Rogue's Paradise, the long-anticipated third book in my Covenant of Thorns trilogy, released on September 8. That means readers are finally getting their paws on it and - best of all - sending me messages about how much they love it.
Fortunately they're loving it!
There were some pretty high expectations built up there...) At any rate, one reader asked me if anyone had counted Rogue's endearments/descriptors for Gwynn over the three books. What a fun question! And no, no one to my knowledge had. So I decided to.
See, the premise is that Gwynn is a scientist and university professor who is accidentally transported to Faerie. Once there, she meets a fae noble named Rogue. They naturally don't speak the same language, but a version of mental telepathy allows her to understand the intent behind what people are saying to her and vice-versa. So, his name isn't actually "Rogue," but that's the meaning she understands from what he tells her it is. Likewise, she's actually Jennifer, but he hears the name meaning and calls her Gwynn, an affectionate shortening of Gwynhwyvar (or Guinevere), which is the Celtic root of the name Jennifer. Most of the time, however, when he talks to her, he's essentially saying "you," but shaded with however he's feeling about her.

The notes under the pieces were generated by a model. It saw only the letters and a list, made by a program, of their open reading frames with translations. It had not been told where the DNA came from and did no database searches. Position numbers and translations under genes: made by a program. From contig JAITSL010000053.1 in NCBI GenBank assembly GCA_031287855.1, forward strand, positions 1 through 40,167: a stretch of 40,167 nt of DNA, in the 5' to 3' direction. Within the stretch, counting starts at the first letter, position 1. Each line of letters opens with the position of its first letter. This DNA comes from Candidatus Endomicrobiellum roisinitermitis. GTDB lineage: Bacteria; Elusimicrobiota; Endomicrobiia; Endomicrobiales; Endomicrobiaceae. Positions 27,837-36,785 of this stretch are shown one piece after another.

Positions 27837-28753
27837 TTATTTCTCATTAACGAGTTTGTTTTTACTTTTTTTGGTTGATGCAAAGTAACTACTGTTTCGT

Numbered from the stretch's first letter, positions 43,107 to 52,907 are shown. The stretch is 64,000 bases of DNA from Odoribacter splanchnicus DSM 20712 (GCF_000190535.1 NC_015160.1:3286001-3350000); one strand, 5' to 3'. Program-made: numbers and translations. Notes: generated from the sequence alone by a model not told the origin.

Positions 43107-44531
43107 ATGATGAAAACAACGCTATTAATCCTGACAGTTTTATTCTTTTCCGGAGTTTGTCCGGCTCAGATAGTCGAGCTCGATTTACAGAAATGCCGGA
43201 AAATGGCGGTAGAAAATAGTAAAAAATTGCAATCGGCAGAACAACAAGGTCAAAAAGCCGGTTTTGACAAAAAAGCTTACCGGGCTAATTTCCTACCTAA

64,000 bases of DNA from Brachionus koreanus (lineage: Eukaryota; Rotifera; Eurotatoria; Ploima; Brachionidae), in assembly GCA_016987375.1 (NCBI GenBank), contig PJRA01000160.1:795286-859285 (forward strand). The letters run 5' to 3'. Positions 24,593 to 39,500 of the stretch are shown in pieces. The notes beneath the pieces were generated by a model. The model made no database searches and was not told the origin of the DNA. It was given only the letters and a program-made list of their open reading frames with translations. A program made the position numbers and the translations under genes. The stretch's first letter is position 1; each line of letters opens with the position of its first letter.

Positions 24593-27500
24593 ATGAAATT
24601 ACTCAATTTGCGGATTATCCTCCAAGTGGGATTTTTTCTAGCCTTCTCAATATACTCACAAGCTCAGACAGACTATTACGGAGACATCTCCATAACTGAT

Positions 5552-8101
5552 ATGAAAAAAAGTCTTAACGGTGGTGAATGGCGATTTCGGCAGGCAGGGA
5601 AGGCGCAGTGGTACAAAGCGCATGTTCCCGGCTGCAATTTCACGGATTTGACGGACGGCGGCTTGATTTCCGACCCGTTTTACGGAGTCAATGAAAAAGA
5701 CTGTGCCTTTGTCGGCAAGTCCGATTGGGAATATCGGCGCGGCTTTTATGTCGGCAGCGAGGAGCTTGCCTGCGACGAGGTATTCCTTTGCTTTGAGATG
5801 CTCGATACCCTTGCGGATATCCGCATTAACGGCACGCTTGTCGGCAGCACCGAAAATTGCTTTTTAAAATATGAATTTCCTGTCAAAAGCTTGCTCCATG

Thus he calls her lovely Gwynn. Or foolish Gwynn. Or stubborn Gwynn. Or clever Gwynn.
And so on.
So, to begin, here's a table of all the descriptors over the three books, Rogue's Pawn, Rogue's Possession and Rogue's Paradise, in order of first occurrence:
Some of this reflects the amount of time they're together over the course of the books, but also a growing familiarity. Which descriptor is used most changes, too.
In Rogue's Pawn, he calls her "lovely" more than anything else, followed by "beautiful." This reflects his ongoing attempts to flatter and seduce her, which continue into Rogue's Possession. Most interesting, his use of the simple "my" as a descriptor increases over the course of the series. Here's all of the descriptors and how their incidence changes.
And only in the third book:
I love how the progression of these words reflects both his changing regard for her and the deepening of their relationship. Finally, this is my favorite chart of all:
Doesn't get better than that.
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